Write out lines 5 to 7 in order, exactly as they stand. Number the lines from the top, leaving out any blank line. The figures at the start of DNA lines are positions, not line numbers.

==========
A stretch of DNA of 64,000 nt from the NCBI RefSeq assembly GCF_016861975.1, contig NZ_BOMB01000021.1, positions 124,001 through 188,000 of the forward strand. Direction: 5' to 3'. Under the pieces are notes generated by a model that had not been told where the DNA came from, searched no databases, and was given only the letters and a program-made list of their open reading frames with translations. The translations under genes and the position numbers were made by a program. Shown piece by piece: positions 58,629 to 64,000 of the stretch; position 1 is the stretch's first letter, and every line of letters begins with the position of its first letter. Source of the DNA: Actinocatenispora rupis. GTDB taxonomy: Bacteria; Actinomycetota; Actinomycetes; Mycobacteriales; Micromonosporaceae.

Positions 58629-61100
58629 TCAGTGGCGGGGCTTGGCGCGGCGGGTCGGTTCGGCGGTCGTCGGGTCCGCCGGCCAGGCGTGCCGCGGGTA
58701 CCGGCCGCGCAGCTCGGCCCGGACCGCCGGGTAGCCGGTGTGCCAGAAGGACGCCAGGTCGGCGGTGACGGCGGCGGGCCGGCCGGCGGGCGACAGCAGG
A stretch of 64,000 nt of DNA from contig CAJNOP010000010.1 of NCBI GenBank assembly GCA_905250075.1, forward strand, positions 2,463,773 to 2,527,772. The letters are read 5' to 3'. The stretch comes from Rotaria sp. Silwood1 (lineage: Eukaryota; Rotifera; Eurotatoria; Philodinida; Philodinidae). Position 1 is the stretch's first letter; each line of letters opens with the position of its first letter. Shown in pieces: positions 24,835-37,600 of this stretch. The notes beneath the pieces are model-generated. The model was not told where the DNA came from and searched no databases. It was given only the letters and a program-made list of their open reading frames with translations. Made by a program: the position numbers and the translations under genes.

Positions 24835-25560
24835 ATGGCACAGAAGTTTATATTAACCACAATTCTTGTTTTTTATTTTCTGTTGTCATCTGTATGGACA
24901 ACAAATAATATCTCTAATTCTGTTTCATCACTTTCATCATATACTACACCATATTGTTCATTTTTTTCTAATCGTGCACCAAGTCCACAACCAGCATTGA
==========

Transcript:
A stretch of 64,000 nt of DNA from contig CAJNOP010000010.1 of NCBI GenBank assembly GCA_905250075.1, forward strand, positions 2,463,773 to 2,527,772. The letters are read 5' to 3'. The stretch comes from Rotaria sp. Silwood1 (lineage: Eukaryota; Rotifera; Eurotatoria; Philodinida; Philodinidae). Position 1 is the stretch's first letter; each line of letters opens with the position of its first letter. Shown in pieces: positions 24,835-37,600 of this stretch. The notes beneath the pieces are model-generated. The model was not told where the DNA came from and searched no databases. It was given only the letters and a program-made list of their open reading frames with translations. Made by a program: the position numbers and the translations under genes.

Positions 24835-25560
24835 ATGGCACAGAAGTTTATATTAACCACAATTCTTGTTTTTTATTTTCTGTTGTCATCTGTATGGACA